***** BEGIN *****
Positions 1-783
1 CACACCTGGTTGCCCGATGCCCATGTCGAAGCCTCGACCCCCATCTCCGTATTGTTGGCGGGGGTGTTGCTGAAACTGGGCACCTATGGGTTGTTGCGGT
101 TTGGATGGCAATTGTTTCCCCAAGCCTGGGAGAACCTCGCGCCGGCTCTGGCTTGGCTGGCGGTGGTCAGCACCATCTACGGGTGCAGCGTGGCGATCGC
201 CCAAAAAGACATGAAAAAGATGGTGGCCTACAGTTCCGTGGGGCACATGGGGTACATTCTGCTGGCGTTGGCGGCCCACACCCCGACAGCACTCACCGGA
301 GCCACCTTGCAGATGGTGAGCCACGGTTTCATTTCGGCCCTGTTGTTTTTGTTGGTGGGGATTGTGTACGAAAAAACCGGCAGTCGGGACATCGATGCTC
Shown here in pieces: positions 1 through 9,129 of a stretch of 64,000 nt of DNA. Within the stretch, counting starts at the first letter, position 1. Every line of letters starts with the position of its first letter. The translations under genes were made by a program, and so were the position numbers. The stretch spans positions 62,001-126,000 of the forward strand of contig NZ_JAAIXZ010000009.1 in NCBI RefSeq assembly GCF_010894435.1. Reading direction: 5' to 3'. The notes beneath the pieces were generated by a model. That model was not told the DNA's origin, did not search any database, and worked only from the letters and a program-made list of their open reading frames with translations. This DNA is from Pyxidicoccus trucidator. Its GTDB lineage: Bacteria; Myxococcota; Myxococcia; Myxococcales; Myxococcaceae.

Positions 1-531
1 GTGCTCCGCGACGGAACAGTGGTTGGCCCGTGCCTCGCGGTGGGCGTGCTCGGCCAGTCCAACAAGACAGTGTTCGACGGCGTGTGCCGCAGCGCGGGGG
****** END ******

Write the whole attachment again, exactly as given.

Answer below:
Positions 1-783
1 CACACCTGGTTGCCCGATGCCCATGTCGAAGCCTCGACCCCCATCTCCGTATTGTTGGCGGGGGTGTTGCTGAAACTGGGCACCTATGGGTTGTTGCGGT
101 TTGGATGGCAATTGTTTCCCCAAGCCTGGGAGAACCTCGCGCCGGCTCTGGCTTGGCTGGCGGTGGTCAGCACCATCTACGGGTGCAGCGTGGCGATCGC
201 CCAAAAAGACATGAAAAAGATGGTGGCCTACAGTTCCGTGGGGCACATGGGGTACATTCTGCTGGCGTTGGCGGCCCACACCCCGACAGCACTCACCGGA
301 GCCACCTTGCAGATGGTGAGCCACGGTTTCATTTCGGCCCTGTTGTTTTTGTTGGTGGGGATTGTGTACGAAAAAACCGGCAGTCGGGACATCGATGCTC
Shown here in pieces: positions 1 through 9,129 of a stretch of 64,000 nt of DNA. Within the stretch, counting starts at the first letter, position 1. Every line of letters starts with the position of its first letter. The translations under genes were made by a program, and so were the position numbers. The stretch spans positions 62,001-126,000 of the forward strand of contig NZ_JAAIXZ010000009.1 in NCBI RefSeq assembly GCF_010894435.1. Reading direction: 5' to 3'. The notes beneath the pieces were generated by a model. That model was not told the DNA's origin, did not search any database, and worked only from the letters and a program-made list of their open reading frames with translations. This DNA is from Pyxidicoccus trucidator. Its GTDB lineage: Bacteria; Myxococcota; Myxococcia; Myxococcales; Myxococcaceae.

Positions 1-531
1 GTGCTCCGCGACGGAACAGTGGTTGGCCCGTGCCTCGCGGTGGGCGTGCTCGGCCAGTCCAACAAGACAGTGTTCGACGGCGTGTGCCGCAGCGCGGGGG